Historic Documents of 1997
Publication Year: 1998
For more than 40 years the Historic Documents series has made primary source research easy by presenting excerpts from documents on the important events of each year for the United States and the world. Each volume includes approximately 70 events with well over 100 documents from the previous year, from official or other influential reports and surveys, to speeches from leaders and opinion makers, to court cases, legislation, testimony, and much more. Historic Documents is renowned for the well-written and informative background, history, and context it provides for each document. Each volume begins with an insightful essay that sets the year’s events in context, and each document or group of documents is preceded by a comprehensive introduction that provides background information on the event. ...
- Front Matter
Copyright by Sage Publications, Inc.
The tides of democratization and economic interdependence—two of the most important global trends of the 1990s—continued their seemingly unstoppable advance in 1997. Iran and South Korea, nations with long histories of authoritarian regimes, elected populist presidents. The new Korean president, Kim Dae-jung, had been one of the world's most durable opposition leaders for nearly three decades, having survived at least two government attempts to kill him. Iran's new president was a respected clergyman who appeared more willing than the nation's other Islamic leaders to improve relations with the West, particularly the United States.
In Africa, Zaire's dictatorial leader fell from power in a popularly supported rebellion that demonstrated the inevitable weakness of authoritarian regimes. Great Britain, one of the world's oldest democracies, celebrated its heritage with an election that turned the Conservative Party out of power after eighteen years in favor of a Labour Party leader who copied many pages from President Bill Clinton's political play book.
Of course there were exceptions to the trend. The fragile process of establishing democracy in war-torn Cambodia was blocked in July when one of two co-prime ministers ousted the other and then took only halting steps toward new elections. And there were no indications that the communist regime in China was getting ready to embrace democracy. Deng Xiaoping, China's paramount leader for more than fifteen years, died in February, leaving a legacy of astounding economic growth for his country but no progress toward an open political system. China's president, Jiang Zemin, traveled to Washington in October for a summit meeting with President Bill Clinton. Jiang made some headway in repairing relations between the two powers, which had been deeply troubled since Beijing's brutal crackdown on student pro-democracy demonstrators in 1989.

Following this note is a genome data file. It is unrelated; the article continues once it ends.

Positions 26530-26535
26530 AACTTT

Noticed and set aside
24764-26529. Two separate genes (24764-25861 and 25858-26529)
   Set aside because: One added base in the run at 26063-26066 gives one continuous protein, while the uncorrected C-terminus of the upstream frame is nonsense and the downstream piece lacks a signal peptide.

Anyone who doubted the vital role of economics in international affairs received a rude awakening in the second half of the year, when a currency crisis that started in Thailand rippled across East Asia and eventually caused upheavals in financial markets worldwide. The crisis put an end—at least for the time being—to surging economic growth in a group of countries that had been known as "tigers," including Thailand, Indonesia, Malaysia, and South Korea. Even Hong Kong, one of the world's economic powerhouses, felt the economic pain in October, just three months after it passed from British control to become once again a part of China.
The sudden dip in Asia, especially Hong Kong, led on October 27 to the biggest one-day fall in a decade in the U.S. stock markets. The markets later recovered but the United States was one of many counties having to put up billions of dollars in emergency loans to bail the Asian nations out of trouble.